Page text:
With the toughest stretch of its season coming up, Stanford baseball (15-21, 4-11 Pac-12) needed to ride the momentum of a series win at Cal last weekend against Utah (13-22, 5-10), its weakest weekend opponent of its season. While the Cardinal were able to notch their second straight series win, the Utes jumped all over Stanford’s pitching in the series finale to avoid the sweep.
Junior shortstop Drew Jackson was the star of the series from the plate, as he had a career-high 4 hits in the series opener on Friday to pace the team from the leadoff spot in the lineup. He added 2 more hits on Saturday and another on Sunday.
“It was huge that we came back and won [Friday], and having 4 hits is pretty sweet,” Jackson said. “Baseball’s a funny game — you can go 0-for-4 and have 4 hits the next day. It’s a good feeling, that’s for sure.”
Jackson paced a Cardinal offense that stayed hot over the weekend after catching fire against Cal a week ago, with the bats accounting for 21 runs over the three games against the Utes.
“[The coaches] put me [lead-off] a week and a half ago, and it’s a hard adjustment. And it’s a lot different from hitting two, because you haven’t seen the guy and you haven’t seen where he’s throwing other guys,” Jackson said. “I’ve been working a lot with coaches on my hitting, just trying to find that swing that makes me most comfortable at the plate.”
The bullpen was also rock solid through the first two games, with sophomore Chris Castellanos, sophomore Tyler Thorne and junior Gabe Cramer combining for 10.1 innings of one-run ball on Saturday and Sunday.
It turned out to be critical that the bullpen was so good, because the starting pitching certainly was lacking.
Sophomore Brett Hanewich lasted just 4.2 innings in the series opener on Friday, allowing 6 earned runs in one of his least effective outings of the season. He, like many Cardinal starters this season, struggled with his control, as he walked four batters while also striking out just four.
“The free passes. You just can’t do that,” said head coach Mark Marquess. “When you play good teams — and everybody in our league is a good team — if you give them free bases, then you’re just asking for trouble. Sometimes you can get out of it, but over the long haul, you’re living very dangerously with a lot of free passes, whether that’s bases on balls or defensive errors when you give them an extra out.”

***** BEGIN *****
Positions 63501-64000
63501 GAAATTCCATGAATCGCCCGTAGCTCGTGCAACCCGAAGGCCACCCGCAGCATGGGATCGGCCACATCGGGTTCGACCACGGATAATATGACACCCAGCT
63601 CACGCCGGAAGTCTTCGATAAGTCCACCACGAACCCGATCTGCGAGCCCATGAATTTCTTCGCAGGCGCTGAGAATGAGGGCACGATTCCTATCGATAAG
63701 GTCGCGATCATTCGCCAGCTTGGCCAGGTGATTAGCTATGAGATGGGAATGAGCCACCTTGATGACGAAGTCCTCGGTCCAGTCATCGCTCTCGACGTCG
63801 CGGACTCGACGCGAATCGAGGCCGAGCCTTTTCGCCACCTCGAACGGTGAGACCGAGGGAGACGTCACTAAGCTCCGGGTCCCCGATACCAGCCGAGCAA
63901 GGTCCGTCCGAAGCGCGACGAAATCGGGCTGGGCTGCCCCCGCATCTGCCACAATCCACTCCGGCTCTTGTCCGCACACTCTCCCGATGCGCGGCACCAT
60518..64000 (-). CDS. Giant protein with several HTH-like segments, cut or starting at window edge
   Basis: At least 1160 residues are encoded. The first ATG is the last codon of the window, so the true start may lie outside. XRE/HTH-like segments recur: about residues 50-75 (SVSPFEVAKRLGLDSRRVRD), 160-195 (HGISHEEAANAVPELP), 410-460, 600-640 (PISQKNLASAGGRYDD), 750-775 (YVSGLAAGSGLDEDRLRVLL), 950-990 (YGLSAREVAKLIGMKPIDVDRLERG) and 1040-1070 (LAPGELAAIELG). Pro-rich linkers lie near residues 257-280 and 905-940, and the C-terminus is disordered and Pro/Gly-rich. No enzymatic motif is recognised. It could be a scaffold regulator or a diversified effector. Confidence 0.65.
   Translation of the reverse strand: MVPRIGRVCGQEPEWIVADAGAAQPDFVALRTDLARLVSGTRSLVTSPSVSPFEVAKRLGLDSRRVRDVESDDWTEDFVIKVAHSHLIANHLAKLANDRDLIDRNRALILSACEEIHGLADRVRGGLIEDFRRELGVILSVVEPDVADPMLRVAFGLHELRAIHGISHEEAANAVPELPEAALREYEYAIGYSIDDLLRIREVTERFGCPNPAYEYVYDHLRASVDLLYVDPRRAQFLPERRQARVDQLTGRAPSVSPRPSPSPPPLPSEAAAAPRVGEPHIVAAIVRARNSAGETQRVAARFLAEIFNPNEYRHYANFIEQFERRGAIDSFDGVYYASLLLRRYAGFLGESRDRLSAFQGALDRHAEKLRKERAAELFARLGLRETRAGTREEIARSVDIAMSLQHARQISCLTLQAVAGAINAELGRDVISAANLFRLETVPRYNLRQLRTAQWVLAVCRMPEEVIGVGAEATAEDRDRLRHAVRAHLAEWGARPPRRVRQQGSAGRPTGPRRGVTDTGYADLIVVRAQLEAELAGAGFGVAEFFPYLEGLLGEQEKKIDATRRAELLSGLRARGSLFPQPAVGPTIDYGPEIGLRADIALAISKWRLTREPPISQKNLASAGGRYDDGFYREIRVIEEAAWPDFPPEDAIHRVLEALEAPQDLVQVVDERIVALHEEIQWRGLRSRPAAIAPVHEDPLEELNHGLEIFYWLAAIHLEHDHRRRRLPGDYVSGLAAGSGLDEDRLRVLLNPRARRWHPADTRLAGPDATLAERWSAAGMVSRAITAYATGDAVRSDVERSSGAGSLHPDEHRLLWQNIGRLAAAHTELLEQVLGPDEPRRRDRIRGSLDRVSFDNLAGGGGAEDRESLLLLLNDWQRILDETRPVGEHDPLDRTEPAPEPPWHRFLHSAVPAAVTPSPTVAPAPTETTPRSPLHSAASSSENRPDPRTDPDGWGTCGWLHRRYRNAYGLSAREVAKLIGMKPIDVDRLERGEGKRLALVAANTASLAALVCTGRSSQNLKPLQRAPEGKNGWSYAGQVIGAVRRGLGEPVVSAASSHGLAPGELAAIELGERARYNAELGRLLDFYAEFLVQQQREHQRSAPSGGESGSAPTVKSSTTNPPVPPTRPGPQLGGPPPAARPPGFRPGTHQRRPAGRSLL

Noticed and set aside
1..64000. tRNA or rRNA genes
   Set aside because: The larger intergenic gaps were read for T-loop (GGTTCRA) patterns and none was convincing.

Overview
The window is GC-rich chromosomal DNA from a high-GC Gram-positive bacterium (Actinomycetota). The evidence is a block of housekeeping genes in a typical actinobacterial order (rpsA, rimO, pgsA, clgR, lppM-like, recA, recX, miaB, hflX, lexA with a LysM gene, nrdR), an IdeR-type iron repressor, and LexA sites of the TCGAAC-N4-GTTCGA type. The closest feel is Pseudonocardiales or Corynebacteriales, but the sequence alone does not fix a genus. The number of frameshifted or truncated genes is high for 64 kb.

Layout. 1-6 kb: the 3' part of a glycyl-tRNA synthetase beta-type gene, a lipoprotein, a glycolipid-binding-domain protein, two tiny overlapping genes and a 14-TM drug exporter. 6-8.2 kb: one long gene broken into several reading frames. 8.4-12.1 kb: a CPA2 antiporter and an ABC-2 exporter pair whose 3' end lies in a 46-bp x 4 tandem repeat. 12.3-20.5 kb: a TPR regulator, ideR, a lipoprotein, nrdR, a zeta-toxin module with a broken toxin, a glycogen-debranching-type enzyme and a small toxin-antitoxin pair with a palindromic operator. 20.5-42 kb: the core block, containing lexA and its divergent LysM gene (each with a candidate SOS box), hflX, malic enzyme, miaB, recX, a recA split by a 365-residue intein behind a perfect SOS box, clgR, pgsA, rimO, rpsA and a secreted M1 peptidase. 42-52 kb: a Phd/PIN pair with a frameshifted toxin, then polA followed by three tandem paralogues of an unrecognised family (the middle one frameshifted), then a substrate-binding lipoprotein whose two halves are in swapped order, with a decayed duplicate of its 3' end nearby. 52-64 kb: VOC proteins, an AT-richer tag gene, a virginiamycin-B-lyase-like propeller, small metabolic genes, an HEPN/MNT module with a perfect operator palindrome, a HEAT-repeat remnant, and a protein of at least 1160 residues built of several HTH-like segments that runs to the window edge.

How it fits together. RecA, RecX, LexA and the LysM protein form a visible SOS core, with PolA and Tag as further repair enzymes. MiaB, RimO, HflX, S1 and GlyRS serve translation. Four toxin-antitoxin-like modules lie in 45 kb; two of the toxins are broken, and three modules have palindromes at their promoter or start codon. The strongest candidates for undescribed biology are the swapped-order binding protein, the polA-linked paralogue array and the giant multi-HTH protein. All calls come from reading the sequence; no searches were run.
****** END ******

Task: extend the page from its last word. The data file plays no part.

It took a frenzied comeback from the Cardinal hitters, who scored 2 in the fifth and a whopping 6 in the sixth — the Cardinal’s second six-run inning of the season — to take the lead for good and ultimately down the Utes. Stanford sent up 11 hitters in that sixth and notched 5 hits but took advantage of walks and errors to collect those 6 runs.
“It’s big for us, especially at this point in the season where we’re trying to turn things around,” Jackson said. “It gives us hope in games like [Sunday], where we’re down 5-1, 6-1 in the fifth inning. Everyone has faith in the fact that we can come back and we can put up 6 in an inning, and it can become a whole new ballgame.”
Stanford went on to win 10-6 on Friday thanks to Castellanos’ stellar 4.1 hitless innings, in which he only walked two hitters and retired everybody else he faced in rather short order, on just 55 pitches.
Saturday saw the surprise return of junior righty Marc Brakeman, who had been sidelined with an arm injury since Feb. 28, when he last pitched at Rice as the Cardinal’s No. 2 starter in the rotation.
Despite not having pitched in over a month and a half, Brakeman gave the Cardinal three solid innings and struck out two while walking none to set the tone for a dominant outing for the Cardinal hurlers, who limited the Utes to 5 hits and just 1 run in a 8-1 victory.
Jackson added 2 RBIs on 2 hits, while sophomore centerfielder Jack Klein added a career-high 3 RBIs with a run-scoring fielder’s choice and a 2-run single. Sophomore second baseman Tommy Edman also added to the offensive onslaught by driving in 2 — he now has 22 RBIs, most on the team.
The series finale on Sunday was the lowlight of the weekend. Freshman lefty Andrew Summerville, who entered the game on a 12-inning scoreless streak, saw that come to a resounding close, as he allowed 5 runs in his 1.2 innings.
“[The pitchers have] done well at times,” Marquess said. “We’re still a little bit inconsistent with it, but we’ve had some good performances. We weren’t as good today. We’ve been inconsistent. At times we’ve shown some improvement.”
Although every starter apart from freshman catcher Bryce Carter and freshman third baseman Jesse Kuet had hits, the Cardinal fell 11-3. Relievers Logan James and Keith Weisenberg were also hit hard, combining for 5 earned runs in three-plus innings of work.
The Cardinal were without the services of junior designated hitter Austin Barr, who was evaluated for a possible hernia and sat out all three games, and freshman third baseman Mikey Diekroeger, who sat out the final two games due to soreness in his non-throwing arm.
Stanford will need all of its pieces to fall into place in a hurry, as tough matchups loom against Cal on Tuesday and No. 3 UCLA over the weekend.
“The pitching, the defense, the hitting — [UCLA is] very good,” Marquess said. “We’ll have to play well to have a chance to beat them. We’ve got to keep working hard; we’ve got a lot of young players and they’ve been working hard.”
The Cardinal and Golden Bears will begin their duel at 6 p.m. on Tuesday, which will be broadcast on Pac-12 Networks.
Contact Do-Hyoung Park at dpark027 ‘at’ stanford.edu.